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I have two networks that I'd like to connect with a router/firewall to filter traffic between the two. One network is on a public subnet, let's say 64.22.12.192/27 and the other network is on a private subnet 192.168.0.0/24. The are connected via a router which has three Ethernet ports, one connected to the internet, the other two connected to the public and private subnets and are on their own VLANS. How do I make the private subnet visible to the public network? Here's the network diagram:

  • Router1 >eth0 --- Connected to Internet
  • Router1 >eth1 --- 64.22.12.193/27 Connected to VLAN 64 Subnet 64.22.12.193/27
  • Router1 >eth3 --- 192.168.0.1/24 Connected to VLAN 192 Subnet 192.168.0.0/24

I tried static routing 192.168.0.0/24 to 64.22.12.193 on the router I also tried routing it to 192.168.0.1. Neither worked.

I want traffic between the two subnets to pass through the router because I want to be able to setup firewall rules on the router between the subnets.

  1. I tried static routes but couldn't get it to work, am I doing something wrong?

  2. I realize I could use NATing but in order to access individual private IP machines, I would have to set up a one-to-one NAT which would eat up my precious limited public IPs

  3. Do I have to setup a Tunnel to accomplish this? Wouldn't a tunnel bypass the firewall rules?

IP route show:

default via 66.22.32.137 dev eth0  proto zebra 
192.168.0.0/24 dev eth3  proto kernel  scope link  src 192.168.0.1
64.22.12.192/27 dev eth1  proto kernel  scope link  src 64.22.12.193
66.22.32.136/29 dev eth0  proto kernel  scope link  src 66.22.32.141
127.0.0.0/8 dev lo  proto kernel  scope link  src 127.0.0.1 
share|improve this question
    
1. What make/model of router? 2. Can you post the roting table from the router? 3. You shouldn't have to manually do anything to get the traffic routed between the internal subnets as the router has an interface directly connected to both internal sunets, just as you shouldn't have to manually do anything to get trafiic routed between each of the internal subnets and the external subnet. 4. Do the hosts on each internal subnet have the router as their DG, using the appropriate ip address of the respective router interface? –  joeqwerty Sep 24 '12 at 23:11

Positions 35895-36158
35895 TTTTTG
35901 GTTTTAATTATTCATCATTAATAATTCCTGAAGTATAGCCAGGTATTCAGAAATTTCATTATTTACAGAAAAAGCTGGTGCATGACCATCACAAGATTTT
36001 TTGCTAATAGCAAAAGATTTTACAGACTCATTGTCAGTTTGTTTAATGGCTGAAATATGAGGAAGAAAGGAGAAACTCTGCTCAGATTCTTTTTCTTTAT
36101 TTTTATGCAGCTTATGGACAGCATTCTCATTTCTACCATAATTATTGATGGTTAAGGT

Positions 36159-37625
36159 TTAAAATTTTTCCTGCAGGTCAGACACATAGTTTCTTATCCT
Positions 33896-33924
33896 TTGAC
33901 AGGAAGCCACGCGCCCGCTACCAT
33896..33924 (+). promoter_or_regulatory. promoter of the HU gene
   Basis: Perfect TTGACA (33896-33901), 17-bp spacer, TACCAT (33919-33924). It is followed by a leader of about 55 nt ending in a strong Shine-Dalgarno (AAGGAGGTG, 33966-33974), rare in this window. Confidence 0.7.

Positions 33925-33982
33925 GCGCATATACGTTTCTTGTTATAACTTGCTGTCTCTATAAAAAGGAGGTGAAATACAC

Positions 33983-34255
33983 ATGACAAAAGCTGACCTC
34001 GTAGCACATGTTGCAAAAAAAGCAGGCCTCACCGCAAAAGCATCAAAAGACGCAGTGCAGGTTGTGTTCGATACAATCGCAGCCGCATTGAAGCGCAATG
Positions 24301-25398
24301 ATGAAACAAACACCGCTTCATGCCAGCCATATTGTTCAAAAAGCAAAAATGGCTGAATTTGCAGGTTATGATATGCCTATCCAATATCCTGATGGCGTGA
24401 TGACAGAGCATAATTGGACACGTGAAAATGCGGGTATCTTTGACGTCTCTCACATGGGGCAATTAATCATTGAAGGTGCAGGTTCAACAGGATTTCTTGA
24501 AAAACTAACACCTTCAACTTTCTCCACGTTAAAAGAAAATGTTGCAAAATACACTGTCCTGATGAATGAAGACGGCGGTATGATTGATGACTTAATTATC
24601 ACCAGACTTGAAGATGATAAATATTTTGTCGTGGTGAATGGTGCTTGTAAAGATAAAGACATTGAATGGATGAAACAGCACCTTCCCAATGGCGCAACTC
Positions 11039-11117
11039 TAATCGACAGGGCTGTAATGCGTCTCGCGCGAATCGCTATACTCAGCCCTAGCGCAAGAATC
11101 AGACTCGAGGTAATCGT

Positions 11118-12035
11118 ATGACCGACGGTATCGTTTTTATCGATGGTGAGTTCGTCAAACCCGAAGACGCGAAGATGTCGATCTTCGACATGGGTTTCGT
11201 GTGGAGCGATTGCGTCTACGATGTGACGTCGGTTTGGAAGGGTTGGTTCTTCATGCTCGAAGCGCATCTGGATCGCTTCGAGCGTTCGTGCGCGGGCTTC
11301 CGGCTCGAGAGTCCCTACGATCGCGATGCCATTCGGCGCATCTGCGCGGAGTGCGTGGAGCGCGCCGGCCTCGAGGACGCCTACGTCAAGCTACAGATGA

Based on your text, I would guess you're using a Linux box as your router/firewall. Please post the routing table (route -n) and your firewall rules (iptables -nvL). –  Michael Hampton Sep 24 '12 at 23:15
    
I'm using vyatta for router/firewall, I updated it with the ip route show output –  Stallionz Sep 24 '12 at 23:22
    
I should comment that I can ping the port on the other end just fine. From 64.22.12.195 I can ping 192.168.0.1 just fine. –  Stallionz Sep 24 '12 at 23:28
    
What do the hosts on 64.22.12.192/27, and 66.22.32.136/29 have as the default gateway? Are they pointed at the Linux box, or something else? –  Zoredache Sep 24 '12 at 23:29

1 Answer 1

up vote 2 down vote accepted

I tried static routes but couldn't get it to work

You shouldn't need static routes, your system already has all the routes it should need. Linux automatically configures routes for every network that is locally attached. Assuming you have ip_forward enabled, and no firewall rules in place currently blocking traffic, everything should just work.

Do I have to setup a Tunnel to accomplish this?

No, you shouldn't need any tunnels.

I realize I could use NATing but in order to access individual private IP machines,

You shouldn't need any NAT rules. In fact if you already have an overly-broad SNAT/MASQ setup that might be your problem.

Assuming all the clients on 64.22.12.192/27 and 192.168.0.0/24 are using your linux box as the their default gateway, and you don't have any SNAT/MASQ rules setup to change the source address of traffic going from eth3 -> eth1 communication should just work.

share|improve this answer
    
Indeed I didn't think I needed the static routes but tried it when I couldn't get it to work. The problem turned out to be the machine I was trying to ping, I can ping other machines just fine. I removed the static routing –  Stallionz Sep 24 '12 at 23:58
    
What do you mean by overly-broad? I need the 192.168.0.0/24 subnet to be able to access the internet, don't I need the masquerading for it? Or do you simply mean I should limit the ports on the NAT (I was going to do that with the firewall anyways) –  Stallionz Sep 24 '12 at 23:59
    
I mean if you added a rule like iptables -s 192.168.0.0/24 -j MASQ then your system would NAT traffic from the private subnet when it accesses the 64.22.12.192/27. You would probably want to an additional condition that limits the MASQ/SNAT so that it only applies when it is leaving the eth0 interface. Something like iptables -s 192.168.0.0/24 -o eth0 -j MASQ perhaps. –  Zoredache Sep 25 '12 at 0:07

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